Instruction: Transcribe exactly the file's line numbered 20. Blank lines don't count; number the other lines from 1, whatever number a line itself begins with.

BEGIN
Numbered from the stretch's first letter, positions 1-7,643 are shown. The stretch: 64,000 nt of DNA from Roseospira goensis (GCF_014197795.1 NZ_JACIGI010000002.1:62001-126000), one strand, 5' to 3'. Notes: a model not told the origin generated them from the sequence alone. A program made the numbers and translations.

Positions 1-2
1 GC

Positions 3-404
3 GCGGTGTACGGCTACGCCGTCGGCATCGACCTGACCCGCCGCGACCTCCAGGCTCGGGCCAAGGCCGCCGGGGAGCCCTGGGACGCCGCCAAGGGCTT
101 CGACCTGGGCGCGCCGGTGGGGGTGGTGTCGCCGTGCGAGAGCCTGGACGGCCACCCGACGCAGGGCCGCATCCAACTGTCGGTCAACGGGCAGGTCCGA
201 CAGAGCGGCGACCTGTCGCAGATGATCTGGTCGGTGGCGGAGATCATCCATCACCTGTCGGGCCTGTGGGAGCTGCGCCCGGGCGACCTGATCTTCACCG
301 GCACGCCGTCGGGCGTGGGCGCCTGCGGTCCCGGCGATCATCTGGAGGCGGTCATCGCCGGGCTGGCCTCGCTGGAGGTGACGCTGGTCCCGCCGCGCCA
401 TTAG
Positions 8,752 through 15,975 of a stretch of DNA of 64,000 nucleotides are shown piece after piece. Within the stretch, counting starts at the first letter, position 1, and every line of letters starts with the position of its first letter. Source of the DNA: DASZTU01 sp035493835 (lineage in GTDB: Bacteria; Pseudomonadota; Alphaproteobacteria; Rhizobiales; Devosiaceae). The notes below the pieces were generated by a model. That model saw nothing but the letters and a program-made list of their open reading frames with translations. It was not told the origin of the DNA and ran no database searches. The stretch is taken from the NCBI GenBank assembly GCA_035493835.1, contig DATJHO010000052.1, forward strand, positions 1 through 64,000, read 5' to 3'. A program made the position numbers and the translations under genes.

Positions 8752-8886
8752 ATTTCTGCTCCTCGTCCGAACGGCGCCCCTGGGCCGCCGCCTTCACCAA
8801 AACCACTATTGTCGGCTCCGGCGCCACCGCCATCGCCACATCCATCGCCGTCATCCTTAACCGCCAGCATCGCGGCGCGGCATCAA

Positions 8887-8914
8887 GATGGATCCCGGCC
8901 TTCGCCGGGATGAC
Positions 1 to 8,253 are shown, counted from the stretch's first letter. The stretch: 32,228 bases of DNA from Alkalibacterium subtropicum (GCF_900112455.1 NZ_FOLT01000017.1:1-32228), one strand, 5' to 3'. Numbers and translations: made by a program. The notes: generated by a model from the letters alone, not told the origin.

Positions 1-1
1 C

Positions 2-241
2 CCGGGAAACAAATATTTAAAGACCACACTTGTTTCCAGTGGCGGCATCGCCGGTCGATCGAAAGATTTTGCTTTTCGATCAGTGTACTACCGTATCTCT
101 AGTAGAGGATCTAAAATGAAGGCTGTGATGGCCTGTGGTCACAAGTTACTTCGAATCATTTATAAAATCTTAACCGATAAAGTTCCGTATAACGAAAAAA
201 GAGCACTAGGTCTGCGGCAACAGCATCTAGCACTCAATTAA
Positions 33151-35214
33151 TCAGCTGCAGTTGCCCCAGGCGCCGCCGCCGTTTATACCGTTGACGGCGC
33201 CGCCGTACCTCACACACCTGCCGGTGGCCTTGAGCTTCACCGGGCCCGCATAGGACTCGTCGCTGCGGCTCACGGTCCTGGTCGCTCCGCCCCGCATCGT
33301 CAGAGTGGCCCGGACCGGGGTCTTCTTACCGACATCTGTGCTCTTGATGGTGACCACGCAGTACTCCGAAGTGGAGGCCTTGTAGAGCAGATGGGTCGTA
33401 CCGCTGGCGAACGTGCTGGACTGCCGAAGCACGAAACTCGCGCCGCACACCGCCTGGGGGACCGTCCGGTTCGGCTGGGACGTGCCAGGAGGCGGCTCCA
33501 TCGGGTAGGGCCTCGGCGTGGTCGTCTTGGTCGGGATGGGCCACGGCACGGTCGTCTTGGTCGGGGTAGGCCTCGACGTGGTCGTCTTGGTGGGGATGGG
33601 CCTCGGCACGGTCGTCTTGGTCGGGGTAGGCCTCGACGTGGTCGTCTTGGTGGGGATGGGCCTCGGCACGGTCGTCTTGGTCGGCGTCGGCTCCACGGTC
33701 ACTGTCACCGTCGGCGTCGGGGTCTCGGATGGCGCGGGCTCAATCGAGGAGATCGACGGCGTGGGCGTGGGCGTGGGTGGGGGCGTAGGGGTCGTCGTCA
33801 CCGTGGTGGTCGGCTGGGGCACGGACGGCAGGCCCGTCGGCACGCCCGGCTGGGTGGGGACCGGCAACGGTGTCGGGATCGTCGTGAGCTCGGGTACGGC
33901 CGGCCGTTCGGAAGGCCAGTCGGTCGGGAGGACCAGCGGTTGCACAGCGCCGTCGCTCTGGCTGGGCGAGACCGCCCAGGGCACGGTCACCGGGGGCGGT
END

Positions 2-241